Health In The Workplace: What To Do If A Disability Renders You Unable To Work?

by Lilly on November 21, 2013

Life is strange. Just when you’re really getting into something or really enjoying your life, it throws you a curveball. Think of it as a challenge. A lesson to be learned. Those lessons and challenges come in every shape and form, and some are not that nice.  In fact, they can be downright horrible. So if worst comes to worst and you suffer a disability which renders you unable to work, what do you do?

Filing a disabiltiy claim - Shutterstock Filing a disabiltiy claim – Shutterstock

After suffering a major setback like this it can be daunting to get out of bed in the morning, let alone garner the resources to begin the process of filing a disability claim. It’s very important, however, that you do, because it will bring you peace of mind and allow you to continue with your life rather than dwell on what’s happened to you. The benefit of filing a disability claim is that you’ll have more security in your future and be able to focus on rehabilitation or dealing with what’s happened in your life.

The process can be pretty confusing during this overwhelming time, especially with all the terminology flying around: SSA, DDS and most importantly RFC. So, let’s clarify it a bit.

Filing A Disability Claim: The Process

The first thing you need to know about your disability claim is that I goes through an organization called the SSA (Social Security Administration) and state agencies called DDSs (Disability Determination Services) which are federally funded. The process goes off like this:

  • You fill in forms online, in person or over the phone – these will ask for the nature of your disability
  • After this, the field offices for the SSA send these forms to the DDS
  • The DDS will then follow up to ensure that the claimant is disabled or blind by law, and is therefore unfit to continue work
  • The DDS will arrange for a medical or consultative examination – your doctor is the preferred source for this
  • This is where the RFC (Residual Functional Capacity) comes in! It’s an important part of the claim process, because it assesses your ability to continue working or not – both physically and mentally
  • After this, the DDS returns the claim (if the claimant is disabled) to the SSA which calculates the benefits and starts paying them out.

But what is the RFC? And why is it so important?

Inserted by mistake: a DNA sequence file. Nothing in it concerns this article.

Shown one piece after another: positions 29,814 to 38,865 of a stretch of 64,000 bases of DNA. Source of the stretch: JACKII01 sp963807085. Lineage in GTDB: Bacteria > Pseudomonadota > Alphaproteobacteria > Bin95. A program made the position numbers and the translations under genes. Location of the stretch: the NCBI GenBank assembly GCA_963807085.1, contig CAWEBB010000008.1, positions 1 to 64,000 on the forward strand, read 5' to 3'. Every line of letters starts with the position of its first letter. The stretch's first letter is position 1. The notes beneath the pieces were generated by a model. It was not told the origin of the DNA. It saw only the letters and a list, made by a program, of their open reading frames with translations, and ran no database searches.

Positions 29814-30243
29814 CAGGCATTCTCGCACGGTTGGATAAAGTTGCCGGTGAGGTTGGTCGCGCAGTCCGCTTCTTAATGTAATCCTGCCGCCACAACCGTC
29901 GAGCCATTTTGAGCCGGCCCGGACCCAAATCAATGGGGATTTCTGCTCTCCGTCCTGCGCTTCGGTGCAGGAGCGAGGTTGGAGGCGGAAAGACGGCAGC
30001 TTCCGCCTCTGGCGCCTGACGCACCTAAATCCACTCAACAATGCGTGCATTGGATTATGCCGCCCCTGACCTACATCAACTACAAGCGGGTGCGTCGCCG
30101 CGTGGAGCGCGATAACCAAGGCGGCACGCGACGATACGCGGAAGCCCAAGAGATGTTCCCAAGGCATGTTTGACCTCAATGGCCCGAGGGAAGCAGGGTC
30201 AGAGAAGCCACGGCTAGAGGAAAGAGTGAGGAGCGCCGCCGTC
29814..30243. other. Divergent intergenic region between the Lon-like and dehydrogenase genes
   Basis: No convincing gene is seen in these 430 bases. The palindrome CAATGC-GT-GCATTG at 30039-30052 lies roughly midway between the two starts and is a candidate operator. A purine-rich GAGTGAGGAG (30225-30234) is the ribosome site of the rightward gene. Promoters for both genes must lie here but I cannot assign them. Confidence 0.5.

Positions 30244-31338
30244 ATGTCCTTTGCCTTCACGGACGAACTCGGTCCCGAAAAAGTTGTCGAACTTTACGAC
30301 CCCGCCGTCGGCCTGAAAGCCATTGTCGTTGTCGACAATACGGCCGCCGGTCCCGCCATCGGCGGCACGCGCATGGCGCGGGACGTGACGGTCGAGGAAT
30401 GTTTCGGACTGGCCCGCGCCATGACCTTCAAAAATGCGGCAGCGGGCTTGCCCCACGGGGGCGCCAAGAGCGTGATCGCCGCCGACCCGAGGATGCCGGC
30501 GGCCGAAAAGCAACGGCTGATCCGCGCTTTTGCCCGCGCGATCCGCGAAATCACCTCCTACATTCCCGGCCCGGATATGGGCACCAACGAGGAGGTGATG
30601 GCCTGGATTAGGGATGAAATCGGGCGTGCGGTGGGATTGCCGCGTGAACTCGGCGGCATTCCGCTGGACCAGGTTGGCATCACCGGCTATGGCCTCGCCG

Explaining Residual Functional Capacity: What’s The Deal?

Explaining residual functional capacity is actually easier than you might think. It’s basically an evaluation of what you can do after you’ve suffered your disability. It’s an important part of the disability claim process because it helps the SSA measure:

  • The amount of work-like activities you can handle: sitting, standing, walking, carrying, pushing etc.
  • How well you can see, hear and speak
  • If you can do other activities which put more strain on your body: reaching up, kneeling, crawling etc.
  • How well you can understand concepts and communicate
  • How well you pay attention
  • How well you handle the environment around you and cope with any changes in it

In order for the SSA to approve your claim and send it to the DDS, your RFC (which can be performed by your medical practitioner) must show that you are unable to do the work you were involved in before your disability.

So What’s Next?

If your claim goes through and you’re unable to continue work, what’s next for you? Well, you shouldn’t put too much pressure on yourself, but you should strive to learn all the little things you’ll need for the future. Everyday tasks can be challenging at first. Never forget that word: challenging. A problem is something you need a solution for whereas a challenge is something you can face and conquer. Live up to your challenges. Go slow. Believe in yourself. And if you’re able to work on recovery with a physiotherapist or psychologist, go for it!



I'm Lilly Sheperd, an occasional guest-blogger and a full time freelance communication consultant. When not blogging, I like to travel and read a lot, especially about education and law.

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